The other lines on the sketch shows different areas.

The NE corner near I-15 is approx. 120 acres. If we decide to replace all of the buildings as opposed just the worst ones, that 120 acres seems to be the most valuable for commercial office or retail to be eventually sold off to the private sector and developed and used to help replace part of Draper's property tax loss.  It has visibility and access off of an existing intersection at Bangerter. It can be accessed from 2 different I-15 interchanges.

The part north of Bangerter is approx. 68 acres. It could be used for a hub for transit, wetland credit,  or manufacturing, commercial or residential. It is likely not going to be used for expansion and could be sold off at any time.

Out of the approx. 680 acres there, that would leave almost 500 acres. Enough for the new prison.

The main men's prison area where Wasatch is about 50 to 60 acres.  That total section of ground in the middle of the site is about 350 acres and likely could include all the current prison rebuilt.

There is about 90 acres just south of Bangerter. It could be kept for Utah now to speed up phasing, or kept for future expansion or sold later for office or manufacturing.

The remaining 40 acres on the west, south of that would likely be kept for expansion, or used to help phasing now.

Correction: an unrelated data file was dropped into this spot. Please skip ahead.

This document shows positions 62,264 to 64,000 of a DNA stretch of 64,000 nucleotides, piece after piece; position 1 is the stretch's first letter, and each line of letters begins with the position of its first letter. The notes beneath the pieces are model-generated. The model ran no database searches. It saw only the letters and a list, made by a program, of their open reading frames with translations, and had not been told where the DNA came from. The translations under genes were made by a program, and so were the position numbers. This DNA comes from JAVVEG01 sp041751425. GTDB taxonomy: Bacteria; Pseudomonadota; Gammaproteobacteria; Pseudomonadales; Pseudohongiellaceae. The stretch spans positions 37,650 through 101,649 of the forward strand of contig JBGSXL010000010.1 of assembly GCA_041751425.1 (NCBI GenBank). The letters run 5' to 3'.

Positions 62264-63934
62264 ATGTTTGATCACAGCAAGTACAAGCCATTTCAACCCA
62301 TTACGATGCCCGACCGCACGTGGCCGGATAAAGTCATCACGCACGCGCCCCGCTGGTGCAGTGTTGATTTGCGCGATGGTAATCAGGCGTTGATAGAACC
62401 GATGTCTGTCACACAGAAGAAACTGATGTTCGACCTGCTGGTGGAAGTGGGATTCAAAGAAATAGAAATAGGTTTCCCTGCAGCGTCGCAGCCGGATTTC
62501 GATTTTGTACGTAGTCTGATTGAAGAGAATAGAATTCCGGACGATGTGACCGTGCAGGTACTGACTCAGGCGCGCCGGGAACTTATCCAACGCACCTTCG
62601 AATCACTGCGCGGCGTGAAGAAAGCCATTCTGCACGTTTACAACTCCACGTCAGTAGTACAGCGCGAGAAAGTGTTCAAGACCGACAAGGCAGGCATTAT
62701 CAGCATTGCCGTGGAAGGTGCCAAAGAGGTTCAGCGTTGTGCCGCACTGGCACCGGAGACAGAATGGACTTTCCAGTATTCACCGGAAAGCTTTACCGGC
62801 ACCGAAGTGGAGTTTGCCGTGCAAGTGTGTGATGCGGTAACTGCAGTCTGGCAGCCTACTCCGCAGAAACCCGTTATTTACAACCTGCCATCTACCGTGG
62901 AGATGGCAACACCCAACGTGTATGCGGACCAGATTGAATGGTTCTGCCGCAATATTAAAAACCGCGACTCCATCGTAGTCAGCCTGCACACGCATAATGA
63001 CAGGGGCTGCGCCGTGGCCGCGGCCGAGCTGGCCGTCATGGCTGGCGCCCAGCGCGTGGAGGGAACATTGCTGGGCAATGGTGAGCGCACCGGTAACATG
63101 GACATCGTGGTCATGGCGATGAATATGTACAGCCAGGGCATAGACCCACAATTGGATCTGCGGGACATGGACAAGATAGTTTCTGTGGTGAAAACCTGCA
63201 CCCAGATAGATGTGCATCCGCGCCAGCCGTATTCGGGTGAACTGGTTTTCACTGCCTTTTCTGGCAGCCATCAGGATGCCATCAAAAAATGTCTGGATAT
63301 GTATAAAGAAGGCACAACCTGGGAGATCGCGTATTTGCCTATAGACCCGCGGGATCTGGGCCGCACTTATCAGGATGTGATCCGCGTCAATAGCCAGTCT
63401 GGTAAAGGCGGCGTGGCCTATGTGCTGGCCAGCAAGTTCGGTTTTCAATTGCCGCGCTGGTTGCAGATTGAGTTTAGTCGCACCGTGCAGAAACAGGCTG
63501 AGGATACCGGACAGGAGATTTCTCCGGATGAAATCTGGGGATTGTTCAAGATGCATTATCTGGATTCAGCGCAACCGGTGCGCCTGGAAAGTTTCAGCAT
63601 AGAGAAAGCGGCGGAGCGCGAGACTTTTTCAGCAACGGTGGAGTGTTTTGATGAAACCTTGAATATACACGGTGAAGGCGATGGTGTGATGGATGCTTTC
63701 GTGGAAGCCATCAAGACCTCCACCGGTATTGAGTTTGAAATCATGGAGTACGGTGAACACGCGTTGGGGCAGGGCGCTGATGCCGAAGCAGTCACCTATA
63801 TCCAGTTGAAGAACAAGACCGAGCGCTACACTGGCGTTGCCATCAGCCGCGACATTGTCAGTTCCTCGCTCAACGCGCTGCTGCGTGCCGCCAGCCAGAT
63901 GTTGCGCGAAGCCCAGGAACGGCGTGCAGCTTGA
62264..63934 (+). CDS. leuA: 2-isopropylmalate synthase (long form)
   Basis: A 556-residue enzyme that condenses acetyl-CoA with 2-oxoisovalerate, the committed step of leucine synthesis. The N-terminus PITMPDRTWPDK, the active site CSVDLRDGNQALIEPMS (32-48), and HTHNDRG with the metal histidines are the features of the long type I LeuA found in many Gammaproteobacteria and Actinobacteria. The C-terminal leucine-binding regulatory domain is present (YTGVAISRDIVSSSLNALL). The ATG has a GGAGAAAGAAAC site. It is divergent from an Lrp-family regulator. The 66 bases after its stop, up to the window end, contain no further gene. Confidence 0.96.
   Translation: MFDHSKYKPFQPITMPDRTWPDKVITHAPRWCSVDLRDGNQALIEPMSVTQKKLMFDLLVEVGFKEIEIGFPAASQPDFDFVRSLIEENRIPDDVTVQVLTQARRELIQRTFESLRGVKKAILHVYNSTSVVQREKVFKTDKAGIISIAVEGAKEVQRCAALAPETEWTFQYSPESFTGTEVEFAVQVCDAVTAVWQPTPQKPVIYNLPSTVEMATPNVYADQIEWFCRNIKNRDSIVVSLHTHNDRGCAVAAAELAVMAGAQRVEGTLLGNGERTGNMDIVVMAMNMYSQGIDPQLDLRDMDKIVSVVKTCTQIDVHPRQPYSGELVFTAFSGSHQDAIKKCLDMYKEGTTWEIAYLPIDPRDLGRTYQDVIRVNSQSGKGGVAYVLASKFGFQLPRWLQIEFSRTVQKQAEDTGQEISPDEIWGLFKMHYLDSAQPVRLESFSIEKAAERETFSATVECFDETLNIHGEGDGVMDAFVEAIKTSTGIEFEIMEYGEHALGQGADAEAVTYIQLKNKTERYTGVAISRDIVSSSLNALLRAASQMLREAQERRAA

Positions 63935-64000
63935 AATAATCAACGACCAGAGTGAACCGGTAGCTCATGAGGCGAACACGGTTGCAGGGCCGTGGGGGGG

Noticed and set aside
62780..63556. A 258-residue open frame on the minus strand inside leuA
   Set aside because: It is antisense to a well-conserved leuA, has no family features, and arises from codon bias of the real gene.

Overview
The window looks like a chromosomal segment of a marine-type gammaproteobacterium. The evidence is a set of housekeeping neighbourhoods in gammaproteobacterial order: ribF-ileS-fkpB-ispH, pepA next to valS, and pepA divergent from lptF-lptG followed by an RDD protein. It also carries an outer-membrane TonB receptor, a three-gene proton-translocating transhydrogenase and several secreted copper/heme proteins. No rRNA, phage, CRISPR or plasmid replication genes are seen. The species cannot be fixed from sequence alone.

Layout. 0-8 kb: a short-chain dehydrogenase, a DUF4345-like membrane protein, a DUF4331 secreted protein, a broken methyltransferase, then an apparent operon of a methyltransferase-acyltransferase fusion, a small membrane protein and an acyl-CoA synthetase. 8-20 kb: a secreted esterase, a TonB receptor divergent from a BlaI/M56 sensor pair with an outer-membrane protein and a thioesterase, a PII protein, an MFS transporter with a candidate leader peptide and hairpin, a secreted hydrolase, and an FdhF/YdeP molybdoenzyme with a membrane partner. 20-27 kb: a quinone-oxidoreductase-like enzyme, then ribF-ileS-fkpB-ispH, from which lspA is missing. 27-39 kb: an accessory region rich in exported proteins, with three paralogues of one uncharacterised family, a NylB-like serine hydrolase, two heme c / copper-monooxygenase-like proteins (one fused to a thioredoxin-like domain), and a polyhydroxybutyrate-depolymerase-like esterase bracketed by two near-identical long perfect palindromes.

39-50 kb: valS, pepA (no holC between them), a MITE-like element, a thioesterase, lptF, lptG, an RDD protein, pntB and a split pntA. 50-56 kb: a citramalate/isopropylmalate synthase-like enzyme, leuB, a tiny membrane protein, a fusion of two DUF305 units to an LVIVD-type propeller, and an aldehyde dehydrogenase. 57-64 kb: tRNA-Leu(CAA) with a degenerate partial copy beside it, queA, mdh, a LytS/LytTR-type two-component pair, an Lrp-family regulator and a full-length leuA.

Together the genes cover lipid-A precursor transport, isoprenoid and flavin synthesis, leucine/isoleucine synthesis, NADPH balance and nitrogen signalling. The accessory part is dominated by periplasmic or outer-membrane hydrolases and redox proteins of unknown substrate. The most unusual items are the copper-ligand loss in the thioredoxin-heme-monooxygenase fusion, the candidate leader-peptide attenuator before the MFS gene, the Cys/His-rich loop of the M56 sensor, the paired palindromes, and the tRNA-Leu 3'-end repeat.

There is actually a few more acres there, but it is clear the existing main men's prison area can be rebuilt north of it, and then torn down and then the rest of the complexes replaced on site and then the existing town down, with approx. 180 acres sold and 500 acres kept now, with an option of selling 90 acres later.

However, selling land now will make it harder to re-build the prison on site 50 years from now. We need to be careful not to sell too much land.

Fred C. Cox
House District 30

Moving the Prison and the PRC vs Keep it in Draper

A recent response to someone writing me:

Thanks for writing. I understand some of the frustration, but some of it could be misplaced.

For example, I wrote/asked 3 questions at the PRC meeting at Salt Lake City, but only one was asked. A moderator tried to interpret the questions and sometimes did better than other times. Because there was not an opportunity at any of the 3 public meetings or 1 public hearing to ask questions directly or have follow up question or statements to clarify, many felt like their question was never really asked, let alone answered. Many of the answers were very good, even some I didn't agree with.

The good news is the Utah Legislature can read the questions here, as most of them were not able to be able to attend all 4 meetings. I am glad I was there.

http://le.utah.gov/asp/interim/prc.asp

At the Grantsville PRC meeting, I only asked one question. The question was given to one of the outside consultants who had no clue what the answer was, even though it was covered on page 172 in the final report and so he avoided the question. I don't think he did it to be mean.

Someone else asked the same question at Eagle Mountain. Rep. Wilson took the question head on and did a great job of answering it. Basically, the $95 Million in taxes that are expected to be generated each year from a fully developed Commercial Draper site will not be used to pay back the cost of moving the prison as it is likely the development would be commercial office and not retail, so the taxes would be Property Taxes benefiting the city and the local school district and Income Taxes, that benefit education.